knew just looking at this body before it that this is a new disease? >> it was someone who was a fisherman on one of the big lakes and congo and the person died but was called atypical mycobacterial infection. we know microtek curio and tuberculosis causes tb and that causes leper say. but most of an entire french, ubiquitous microtek. come which don't create any problem. publicly most of us here have covered it. when you are immune deficient, it can kill you. so we've never seen a good solid chassis car than the mycobacteria you can see under the microscope. very strange. we started seeing others with
other weird infections. it's the same way aids is described for the first time in this country. >> you decide that it's sexually transmitted diseases are acutely important and if someone just are your top that is one of her major major interest in us anybody else would say sexually transmitted diseases and there's all these little cultural and you come to the united states, a whole bunch of training in that area, particularly from king holmes university of washington who is still there in seattle still a real leader in. and then you go back in 1883 to kinshasa with some of the same same people year in 1876 ebola epidemic waves. during that massive, anybody who's ever been in kinshasa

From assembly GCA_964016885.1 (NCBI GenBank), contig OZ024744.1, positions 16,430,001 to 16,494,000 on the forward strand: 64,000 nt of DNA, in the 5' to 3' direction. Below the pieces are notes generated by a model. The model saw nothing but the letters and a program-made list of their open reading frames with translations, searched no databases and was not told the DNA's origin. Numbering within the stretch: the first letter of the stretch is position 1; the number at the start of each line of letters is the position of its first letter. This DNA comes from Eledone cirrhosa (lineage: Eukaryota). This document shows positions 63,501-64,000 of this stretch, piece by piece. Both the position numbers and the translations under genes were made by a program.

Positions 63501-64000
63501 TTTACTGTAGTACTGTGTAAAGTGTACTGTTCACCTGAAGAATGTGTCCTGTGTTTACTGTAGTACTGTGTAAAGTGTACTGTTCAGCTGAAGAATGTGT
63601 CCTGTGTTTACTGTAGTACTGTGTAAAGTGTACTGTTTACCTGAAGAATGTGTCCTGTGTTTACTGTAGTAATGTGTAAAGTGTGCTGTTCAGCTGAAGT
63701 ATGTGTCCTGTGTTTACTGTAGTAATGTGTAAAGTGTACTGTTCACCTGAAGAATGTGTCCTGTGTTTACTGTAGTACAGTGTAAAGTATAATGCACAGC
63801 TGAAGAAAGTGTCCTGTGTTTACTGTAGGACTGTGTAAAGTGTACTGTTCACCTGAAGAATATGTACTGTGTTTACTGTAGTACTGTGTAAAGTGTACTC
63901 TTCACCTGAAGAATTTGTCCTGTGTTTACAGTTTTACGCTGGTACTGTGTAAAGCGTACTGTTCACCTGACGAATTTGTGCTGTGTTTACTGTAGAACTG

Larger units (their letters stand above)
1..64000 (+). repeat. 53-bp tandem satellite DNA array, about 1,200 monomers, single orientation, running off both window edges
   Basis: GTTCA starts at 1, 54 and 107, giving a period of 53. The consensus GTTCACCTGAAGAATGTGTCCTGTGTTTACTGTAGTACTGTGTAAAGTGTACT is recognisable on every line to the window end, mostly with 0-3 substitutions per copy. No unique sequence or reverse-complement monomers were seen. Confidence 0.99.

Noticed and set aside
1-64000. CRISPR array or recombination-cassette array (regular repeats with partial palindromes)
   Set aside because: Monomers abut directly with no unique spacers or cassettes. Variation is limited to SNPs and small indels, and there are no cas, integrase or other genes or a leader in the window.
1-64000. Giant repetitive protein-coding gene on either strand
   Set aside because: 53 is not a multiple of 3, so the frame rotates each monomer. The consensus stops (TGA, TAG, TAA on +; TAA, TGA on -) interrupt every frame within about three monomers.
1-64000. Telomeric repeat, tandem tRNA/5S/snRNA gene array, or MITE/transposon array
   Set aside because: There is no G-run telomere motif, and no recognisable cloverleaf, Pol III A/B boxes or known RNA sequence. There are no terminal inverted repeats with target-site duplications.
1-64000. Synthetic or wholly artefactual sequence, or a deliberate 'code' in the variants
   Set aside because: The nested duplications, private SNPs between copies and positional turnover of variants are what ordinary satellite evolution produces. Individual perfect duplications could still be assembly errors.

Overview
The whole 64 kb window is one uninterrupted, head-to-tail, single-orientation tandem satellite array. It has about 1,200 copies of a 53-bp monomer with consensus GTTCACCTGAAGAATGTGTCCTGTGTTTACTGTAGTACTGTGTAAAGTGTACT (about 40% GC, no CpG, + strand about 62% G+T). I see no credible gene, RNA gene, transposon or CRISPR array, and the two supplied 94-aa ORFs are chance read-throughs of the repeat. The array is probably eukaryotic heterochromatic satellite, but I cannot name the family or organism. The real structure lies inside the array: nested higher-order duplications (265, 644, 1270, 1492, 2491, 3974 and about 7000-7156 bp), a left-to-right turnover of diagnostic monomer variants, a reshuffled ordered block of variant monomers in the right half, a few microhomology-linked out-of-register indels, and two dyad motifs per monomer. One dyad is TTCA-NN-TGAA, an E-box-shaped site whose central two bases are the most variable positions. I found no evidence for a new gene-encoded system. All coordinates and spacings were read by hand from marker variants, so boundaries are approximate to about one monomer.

knows what i'm talking about, massive colonial hospital. you say in the vote, you wrote in your diary, incredible coming catastrophe for africa. this is what i want to work on. it will change everything. what was so incredible? but really cannot? >> mommy and that is the way name of the mother. one of the assertion is there the error out there and in all things after them. i'd been there in 76 and here i entered the internal medicine, men, women with young men and women in the states of my age and die, nbc did not kinds of infections, meningitis, you name it. we had like 100 cases and